In Goedert's case, though, his spring showing was a sign of things to come. He was assigned to Akron and his slash was .352/.382/.540 with seven homers and 32 RBI in 44 games. That earned him a shot with the Class AAA Columbus Clippers. His line there was .261/.345/.528 with 20 dingers and 51 RBI in 81 games. Goedert finished off his comeback tour in Venezuela, playing 14 games with a slash of .333/.474/.444. In November, he had come full circle and was added to the 40 man roster.

But yes, you knew he was overdue. Goedert opened the 2011 season on the DL with an oblique injury. When he recovered, he went back to Akron for a few games before returning to the Clippers, where his slash was .271/.346/.593 with 15 homers in 79 games.

He was removed from the 40 man roster during the off season and went unclaimed. To add insult to injury, Goedert was assigned to Akron to open 2012.

In 2012, the Indians experimented with Goedert to the outfield after six seasons of corner infield to see if his glove could play better, though he did mainly play the hot corner. He raked in AA, and spent the last 86 games in Columbus, where he put up a .279/.331/.460 line with 14 home runs and 60 RBIs. He was named to's Indian organizational All-Star list for third straight year. That was nice, but more telling was the fact that Goedert didn't get a September call up for a team that lost 94 games.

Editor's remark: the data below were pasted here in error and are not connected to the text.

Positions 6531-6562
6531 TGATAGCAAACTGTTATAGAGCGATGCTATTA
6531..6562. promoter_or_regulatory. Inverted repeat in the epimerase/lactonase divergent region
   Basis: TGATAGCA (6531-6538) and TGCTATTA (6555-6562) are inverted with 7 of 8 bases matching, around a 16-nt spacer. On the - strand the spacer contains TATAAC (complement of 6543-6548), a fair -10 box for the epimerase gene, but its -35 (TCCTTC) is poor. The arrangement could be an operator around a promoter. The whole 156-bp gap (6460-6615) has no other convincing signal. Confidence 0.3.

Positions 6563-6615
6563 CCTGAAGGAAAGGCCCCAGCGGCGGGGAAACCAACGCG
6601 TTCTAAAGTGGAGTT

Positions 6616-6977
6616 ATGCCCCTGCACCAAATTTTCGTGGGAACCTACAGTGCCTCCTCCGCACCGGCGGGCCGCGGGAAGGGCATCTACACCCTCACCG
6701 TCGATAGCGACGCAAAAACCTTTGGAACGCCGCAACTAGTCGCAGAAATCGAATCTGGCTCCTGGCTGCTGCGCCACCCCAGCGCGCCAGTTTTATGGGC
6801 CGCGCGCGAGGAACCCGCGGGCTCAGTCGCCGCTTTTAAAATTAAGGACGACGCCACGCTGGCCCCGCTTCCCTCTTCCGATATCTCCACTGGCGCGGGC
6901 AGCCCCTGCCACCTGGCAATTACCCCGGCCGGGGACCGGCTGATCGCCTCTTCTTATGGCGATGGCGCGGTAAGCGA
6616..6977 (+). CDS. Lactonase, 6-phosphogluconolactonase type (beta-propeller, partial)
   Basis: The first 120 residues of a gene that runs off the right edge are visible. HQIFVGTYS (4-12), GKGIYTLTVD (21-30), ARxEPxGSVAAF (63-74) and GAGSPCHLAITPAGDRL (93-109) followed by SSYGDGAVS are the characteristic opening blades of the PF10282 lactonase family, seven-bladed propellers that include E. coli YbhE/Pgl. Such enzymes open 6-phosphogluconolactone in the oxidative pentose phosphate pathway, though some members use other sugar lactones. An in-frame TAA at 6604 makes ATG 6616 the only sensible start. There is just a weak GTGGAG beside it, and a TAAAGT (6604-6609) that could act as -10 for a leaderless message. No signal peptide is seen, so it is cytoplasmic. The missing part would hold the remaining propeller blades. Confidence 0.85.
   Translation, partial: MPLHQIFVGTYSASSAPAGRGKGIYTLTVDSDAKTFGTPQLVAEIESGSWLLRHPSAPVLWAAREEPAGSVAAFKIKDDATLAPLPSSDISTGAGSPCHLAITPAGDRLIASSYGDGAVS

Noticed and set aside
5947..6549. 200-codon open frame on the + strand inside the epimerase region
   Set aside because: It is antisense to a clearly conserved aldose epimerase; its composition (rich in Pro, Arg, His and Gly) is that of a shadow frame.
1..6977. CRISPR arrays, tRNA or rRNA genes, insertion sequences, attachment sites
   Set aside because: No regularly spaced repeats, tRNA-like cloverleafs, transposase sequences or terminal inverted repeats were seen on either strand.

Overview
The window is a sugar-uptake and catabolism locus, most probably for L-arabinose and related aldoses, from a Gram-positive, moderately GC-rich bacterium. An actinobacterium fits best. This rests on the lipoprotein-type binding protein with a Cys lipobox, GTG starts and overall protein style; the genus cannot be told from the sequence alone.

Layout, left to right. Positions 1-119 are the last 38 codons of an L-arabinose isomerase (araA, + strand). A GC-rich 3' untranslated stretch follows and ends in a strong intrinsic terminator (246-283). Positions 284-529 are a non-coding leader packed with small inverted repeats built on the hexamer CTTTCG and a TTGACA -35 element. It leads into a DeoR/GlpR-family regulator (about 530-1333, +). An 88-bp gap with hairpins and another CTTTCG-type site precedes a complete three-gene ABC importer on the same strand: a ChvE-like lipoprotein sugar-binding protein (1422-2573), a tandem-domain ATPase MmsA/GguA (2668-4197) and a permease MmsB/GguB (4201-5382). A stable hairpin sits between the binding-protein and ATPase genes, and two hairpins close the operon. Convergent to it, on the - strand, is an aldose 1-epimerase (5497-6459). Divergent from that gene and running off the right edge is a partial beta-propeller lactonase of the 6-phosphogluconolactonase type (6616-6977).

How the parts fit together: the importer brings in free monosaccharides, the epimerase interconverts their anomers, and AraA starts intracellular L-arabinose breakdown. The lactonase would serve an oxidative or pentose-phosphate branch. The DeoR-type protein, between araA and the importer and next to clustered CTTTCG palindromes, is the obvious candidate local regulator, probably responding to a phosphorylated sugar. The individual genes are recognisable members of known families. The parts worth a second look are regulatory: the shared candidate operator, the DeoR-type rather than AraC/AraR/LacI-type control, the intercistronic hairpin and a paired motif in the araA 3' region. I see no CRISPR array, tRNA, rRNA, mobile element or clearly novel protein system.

Goedert became a minor league free agent after the season, and the Bucs signed him in November.

Despite the optimistic lede to this post, Goedert does have a holes in his swing and plays the field like the Joker plays Gotham. Not too surprisingly, given his shoulder and oblique history, most of his errors are because of wayward throws rather than iron hands. He's never been on a MLB roster, even for a cup of coffee, and is entering his 28 year old season (his birthday is May 25th).

However, he has shown legitimate home run power, his OPS+ hasn't dipped under 120 since 2009, and he's a 20%+ line drive hitter. Goedert isn't a wild swinger, with Class AAA career 20% K and 9% walk (.341 OBP) rates.